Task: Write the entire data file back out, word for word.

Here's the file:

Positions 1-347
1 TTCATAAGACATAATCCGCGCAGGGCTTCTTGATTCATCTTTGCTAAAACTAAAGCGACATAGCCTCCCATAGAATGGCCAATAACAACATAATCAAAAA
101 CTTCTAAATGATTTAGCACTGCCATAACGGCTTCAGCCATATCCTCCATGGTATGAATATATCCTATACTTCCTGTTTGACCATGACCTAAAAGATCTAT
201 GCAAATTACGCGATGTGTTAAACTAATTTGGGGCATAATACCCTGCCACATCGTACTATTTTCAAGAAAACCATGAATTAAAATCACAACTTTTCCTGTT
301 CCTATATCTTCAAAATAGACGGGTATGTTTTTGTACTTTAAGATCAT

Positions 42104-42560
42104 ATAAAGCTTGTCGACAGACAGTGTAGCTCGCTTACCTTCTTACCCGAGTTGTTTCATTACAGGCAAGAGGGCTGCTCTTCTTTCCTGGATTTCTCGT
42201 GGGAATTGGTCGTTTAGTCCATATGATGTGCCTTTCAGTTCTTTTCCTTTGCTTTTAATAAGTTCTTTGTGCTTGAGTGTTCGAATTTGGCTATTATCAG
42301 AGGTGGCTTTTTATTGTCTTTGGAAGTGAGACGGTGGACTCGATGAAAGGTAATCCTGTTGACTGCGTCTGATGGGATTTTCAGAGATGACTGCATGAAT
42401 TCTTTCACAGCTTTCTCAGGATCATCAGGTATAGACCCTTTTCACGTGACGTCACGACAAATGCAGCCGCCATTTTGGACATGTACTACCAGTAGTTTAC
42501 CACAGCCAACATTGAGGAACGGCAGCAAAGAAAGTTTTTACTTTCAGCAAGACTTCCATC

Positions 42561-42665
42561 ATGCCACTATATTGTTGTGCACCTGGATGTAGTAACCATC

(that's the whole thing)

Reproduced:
Positions 1-347
1 TTCATAAGACATAATCCGCGCAGGGCTTCTTGATTCATCTTTGCTAAAACTAAAGCGACATAGCCTCCCATAGAATGGCCAATAACAACATAATCAAAAA
101 CTTCTAAATGATTTAGCACTGCCATAACGGCTTCAGCCATATCCTCCATGGTATGAATATATCCTATACTTCCTGTTTGACCATGACCTAAAAGATCTAT
201 GCAAATTACGCGATGTGTTAAACTAATTTGGGGCATAATACCCTGCCACATCGTACTATTTTCAAGAAAACCATGAATTAAAATCACAACTTTTCCTGTT
301 CCTATATCTTCAAAATAGACGGGTATGTTTTTGTACTTTAAGATCAT

Positions 42104-42560
42104 ATAAAGCTTGTCGACAGACAGTGTAGCTCGCTTACCTTCTTACCCGAGTTGTTTCATTACAGGCAAGAGGGCTGCTCTTCTTTCCTGGATTTCTCGT
42201 GGGAATTGGTCGTTTAGTCCATATGATGTGCCTTTCAGTTCTTTTCCTTTGCTTTTAATAAGTTCTTTGTGCTTGAGTGTTCGAATTTGGCTATTATCAG
42301 AGGTGGCTTTTTATTGTCTTTGGAAGTGAGACGGTGGACTCGATGAAAGGTAATCCTGTTGACTGCGTCTGATGGGATTTTCAGAGATGACTGCATGAAT
42401 TCTTTCACAGCTTTCTCAGGATCATCAGGTATAGACCCTTTTCACGTGACGTCACGACAAATGCAGCCGCCATTTTGGACATGTACTACCAGTAGTTTAC
42501 CACAGCCAACATTGAGGAACGGCAGCAAAGAAAGTTTTTACTTTCAGCAAGACTTCCATC

Positions 42561-42665
42561 ATGCCACTATATTGTTGTGCACCTGGATGTAGTAACCATC